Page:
Treating Mild High Blood Pressure Could Save Lives

High blood pressure treatment with medication tied to lower rate of stroke and death in grade 1 hypertension

/ Author:  / Reviewed by: Joseph V. Madia, MD Beth Bolt, RPh

(RxWiki News) Diet and exercise are key to controlling mild high blood pressure. But a new review suggests that another method of blood pressure control could also potentially save lives.

The researchers found that treating mild high blood pressure with prescription medication reduced the risk of stroke and death. 

Blood pressure is a measurement of how forcefully blood pushes on the arteries' walls. High blood pressure, or hypertension, has been linked to issues like heart disease, stroke and heart failure.

"High blood pressure is the most important risk factor for premature death globally," reported the authors of this new report, which was led by Johan Sundström, MD, PhD of the Uppsala Clinical Research Center at Uppsala University in Sweden. However, Dr. Sundström and team also reported that many people have grade 1 or mild high blood pressure, and the benefit of treating these patients has remained unclear.

Grade 1 blood pressure, or blood pressure that is high but only mildly so, is considered a systolic blood pressure (pressure when the heart contracts) of 140 to 159 millimeters of mercury (mm Hg) and/or diastolic blood pressure (pressure when the heart relaxes between beats) of 90 to 99 mm Hg.

To better explore the topic, the researchers performed a review of several studies, focusing on 15,266 patients with grade 1 hypertension and no history of heart disease. The average age of the patients in the studies ranged from 53.6 to 65.9.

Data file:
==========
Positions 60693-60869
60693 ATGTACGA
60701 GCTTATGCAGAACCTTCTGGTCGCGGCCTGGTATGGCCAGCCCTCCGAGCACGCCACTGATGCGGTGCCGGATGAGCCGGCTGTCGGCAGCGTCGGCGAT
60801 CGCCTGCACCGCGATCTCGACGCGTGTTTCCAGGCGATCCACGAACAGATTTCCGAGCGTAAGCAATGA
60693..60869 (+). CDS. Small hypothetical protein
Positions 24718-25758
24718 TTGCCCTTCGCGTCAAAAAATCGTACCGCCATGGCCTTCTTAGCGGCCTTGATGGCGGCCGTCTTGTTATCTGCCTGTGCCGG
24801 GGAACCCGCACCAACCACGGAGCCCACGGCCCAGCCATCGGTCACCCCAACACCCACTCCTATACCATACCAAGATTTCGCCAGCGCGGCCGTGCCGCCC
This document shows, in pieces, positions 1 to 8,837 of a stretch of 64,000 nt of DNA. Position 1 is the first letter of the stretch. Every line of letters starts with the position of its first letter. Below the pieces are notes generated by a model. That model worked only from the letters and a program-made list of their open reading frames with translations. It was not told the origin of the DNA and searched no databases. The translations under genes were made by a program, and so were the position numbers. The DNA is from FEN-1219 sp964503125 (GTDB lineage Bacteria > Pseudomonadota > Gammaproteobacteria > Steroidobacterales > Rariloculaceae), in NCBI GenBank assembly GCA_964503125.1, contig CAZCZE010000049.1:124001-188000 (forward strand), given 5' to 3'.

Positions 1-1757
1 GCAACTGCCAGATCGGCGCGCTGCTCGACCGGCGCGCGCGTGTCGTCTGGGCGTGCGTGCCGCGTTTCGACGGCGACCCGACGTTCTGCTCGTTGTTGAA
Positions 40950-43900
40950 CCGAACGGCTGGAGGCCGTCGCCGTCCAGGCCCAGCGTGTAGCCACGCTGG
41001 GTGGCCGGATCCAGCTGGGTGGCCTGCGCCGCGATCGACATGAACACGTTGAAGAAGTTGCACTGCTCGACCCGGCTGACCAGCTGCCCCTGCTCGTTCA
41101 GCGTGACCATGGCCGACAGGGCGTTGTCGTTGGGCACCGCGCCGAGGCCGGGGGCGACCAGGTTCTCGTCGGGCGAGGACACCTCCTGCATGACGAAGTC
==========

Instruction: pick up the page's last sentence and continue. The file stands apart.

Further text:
Most of these patients (14,457) were involved in studies comparing the use of intensive antihypertension medication for high blood pressure versus placebos, or inactive medication replacements. The remaining 809 patients were involved in studies comparing the intensive medications with less intensive medications.

Overall, the intensive treatment patients saw an average drop in systolic blood pressure of 3.6 mm Hg and an average drop in diastolic blood pressure of 2.4 mm Hg.

Over follow-up periods that lasted, on average, between 4 and 5 years, Dr. Sundström and team found that those on intensive high blood pressure medications had a reduced risk of several major health events.

These patients had a 28 percent reduced risk of stroke, a 25 percent reduced risk of cardiovascular death and a 22 percent reduced risk of any death.

The researchers stressed that the overall reduction in blood pressure was low, and that further research is needed to explore the potential benefits and risks of treating mild high blood pressure with medication.

In an editorial accompanying the review, Jackson T. Wright Jr., MD, PhD, of Case Western Reserve University in Cleveland, Ohio, also stressed the need for further research focusing specifically on mild high blood pressure. However, Dr. Wright also highlighted the importance of the findings.

"The fact that modest blood pressure reduction in this younger population without clinical cardiovascular disease significantly reduces hard clinical outcomes, such as stroke and death, shows promise for even greater absolute event reduction in higher-risk populations, such as older persons, those with cardiovascular disease, and high-risk racial or ethnic subgroups," Dr. Wright wrote.

This review and editorial were published December 22 in Annals of Internal Medicine.

Funding for the review was provided by a number of organizations, including the Swedish Heart-Lung Foundation and the Australian Research Council. The study authors reported that these groups had no role in the design or analysis of the study.

Review Date: 
December 21, 2014
Last Updated:
December 31, 2014